We can also see the same pattern in respect of  “major CVD”, “stroke”, and “non-CVD deaths”. There is no effect on MI and CVD deaths.

It appears that there is no detriment to a high proportion of the diet being saturated fats, and there is a significant advantage in respect of total and non-cardiovascular mortality. This is not what we have been led to expect.

Dietary carbohydrate

Now we will turn to dietary carbohydrate and its relationship to mortality and cardiovascular illness.

This is summarised in Figure 2, which looks like Figure 1 but the results different.

higher proportions of carbohydrate in the diet are linked to higher death rates
Figure 2. Carbohydrate intake association with mortality and morbidity

Within the group of “total mortality” we can see that as the proportion of carbohydrate increases from quintile 1 to 5, the mortality rate increases. 

There is a similar but less significant pattern for major CVD events, stroke and non-CVD deaths.

There are no effects on MI and CVD deaths.

In respect of total mortality, non-cardiovascular deaths and major CVD events, a high proportion of carbohydrates in the diet is not a good thing.


During the past 50 years dierty advice reduce the fat content of our diet has inevitably increased the carohydrate proportion. Therefore advice to reduce fat intake, and therefore increasing proportion from carbohydrate, is likely to have increased deaths and major events, the opposite of the intention of public health advice.

The dietary component of the diet–cholesterol–heart hypothesis has perhaps been quiety side-lined by the cholesterol “experts”. But the cholesterol – heart component continues and despite evidence to the contrary it underpins the pharmacological “treatment of cholesterol”. Cholesterol now seems to be a disease in itself.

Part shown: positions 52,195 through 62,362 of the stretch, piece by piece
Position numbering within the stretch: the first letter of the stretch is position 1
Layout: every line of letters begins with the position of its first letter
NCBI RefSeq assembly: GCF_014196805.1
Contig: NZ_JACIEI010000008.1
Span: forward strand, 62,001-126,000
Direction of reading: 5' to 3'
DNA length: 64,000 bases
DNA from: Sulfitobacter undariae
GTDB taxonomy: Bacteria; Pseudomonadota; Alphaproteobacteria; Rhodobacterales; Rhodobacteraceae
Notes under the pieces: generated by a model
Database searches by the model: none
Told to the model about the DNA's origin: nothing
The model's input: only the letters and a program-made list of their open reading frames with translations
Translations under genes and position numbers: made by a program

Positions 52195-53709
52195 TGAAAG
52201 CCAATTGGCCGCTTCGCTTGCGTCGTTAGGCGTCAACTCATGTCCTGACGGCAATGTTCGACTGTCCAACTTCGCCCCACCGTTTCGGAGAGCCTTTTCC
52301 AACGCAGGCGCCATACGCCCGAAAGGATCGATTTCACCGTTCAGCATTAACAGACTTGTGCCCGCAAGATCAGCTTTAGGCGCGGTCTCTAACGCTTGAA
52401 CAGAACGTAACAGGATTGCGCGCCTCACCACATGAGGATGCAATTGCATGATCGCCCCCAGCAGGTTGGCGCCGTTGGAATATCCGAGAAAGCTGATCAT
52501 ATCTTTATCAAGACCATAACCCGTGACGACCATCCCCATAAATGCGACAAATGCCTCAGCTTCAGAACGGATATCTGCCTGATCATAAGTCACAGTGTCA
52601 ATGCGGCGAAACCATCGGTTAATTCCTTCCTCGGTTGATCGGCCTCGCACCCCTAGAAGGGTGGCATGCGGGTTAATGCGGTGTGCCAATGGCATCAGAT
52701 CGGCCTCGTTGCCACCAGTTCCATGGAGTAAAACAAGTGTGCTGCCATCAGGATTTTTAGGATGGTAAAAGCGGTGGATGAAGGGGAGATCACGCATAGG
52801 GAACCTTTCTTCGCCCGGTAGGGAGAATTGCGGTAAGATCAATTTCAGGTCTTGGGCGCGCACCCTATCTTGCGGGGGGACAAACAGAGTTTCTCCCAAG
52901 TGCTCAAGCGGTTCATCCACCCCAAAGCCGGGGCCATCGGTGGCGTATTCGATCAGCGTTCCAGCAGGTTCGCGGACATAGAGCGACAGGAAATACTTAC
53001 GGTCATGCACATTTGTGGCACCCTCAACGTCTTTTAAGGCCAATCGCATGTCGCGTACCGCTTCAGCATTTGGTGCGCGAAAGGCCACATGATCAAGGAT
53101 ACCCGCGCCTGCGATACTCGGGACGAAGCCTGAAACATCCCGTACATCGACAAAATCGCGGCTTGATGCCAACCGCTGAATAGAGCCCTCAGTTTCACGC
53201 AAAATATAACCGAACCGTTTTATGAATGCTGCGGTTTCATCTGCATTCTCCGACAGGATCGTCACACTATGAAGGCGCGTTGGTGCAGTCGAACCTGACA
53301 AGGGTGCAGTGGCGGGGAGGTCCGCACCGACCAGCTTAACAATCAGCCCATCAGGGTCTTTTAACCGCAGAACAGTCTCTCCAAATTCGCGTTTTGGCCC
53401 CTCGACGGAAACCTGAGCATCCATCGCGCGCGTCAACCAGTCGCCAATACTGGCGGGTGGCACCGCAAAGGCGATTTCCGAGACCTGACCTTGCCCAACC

In the PURE study a higher proportion of total fat  intake and each type of fat was associated with a lower risk of total mortality .
Higher saturated fat intake was associated with lower risk of stroke. 
Total fat and saturated and unsaturated fats were not significantly associated with risk of myocardial infarction or cardiovascular disease mortality. 
Higher carbohydrate intake was associated with an increased risk of total mortality but not with the risk of cardiovascular disease or cardiovascular disease mortality. 

The authors conclude with this statement:
“Global dietary guidelines should be reconsidered in light of the consistency of findings from the present study, with the conclusions from meta-analyses of other observational studies and the results of recent randomised controlled trials.”

Will we see any change of official diet policy?


  1. Ithink your comments make a lot of sense David! As you know,the French cook everything in butter and Greek yoghurt has three times as much fat as the full-fat British yogurt, yet both the French and the Greeks have far fewer heart attacks than the British.It is becoming increasingly apparent and widely accepted, though, that physical exercise/activity, or lack of it, is a far more important risk factor for coronary artery disease and cerbrovascular disease than diet per se. In fact; there is compelling evidence which suggests that lack of physical activity is an even greater risk factor than smoking itself!

  2. Thanks Ylli - it is well past the time to acknowledge that coronary heart disease is not due to diet or cholesterol. The most important factors are location of residence and family history - interaction of micro-organisms and environment.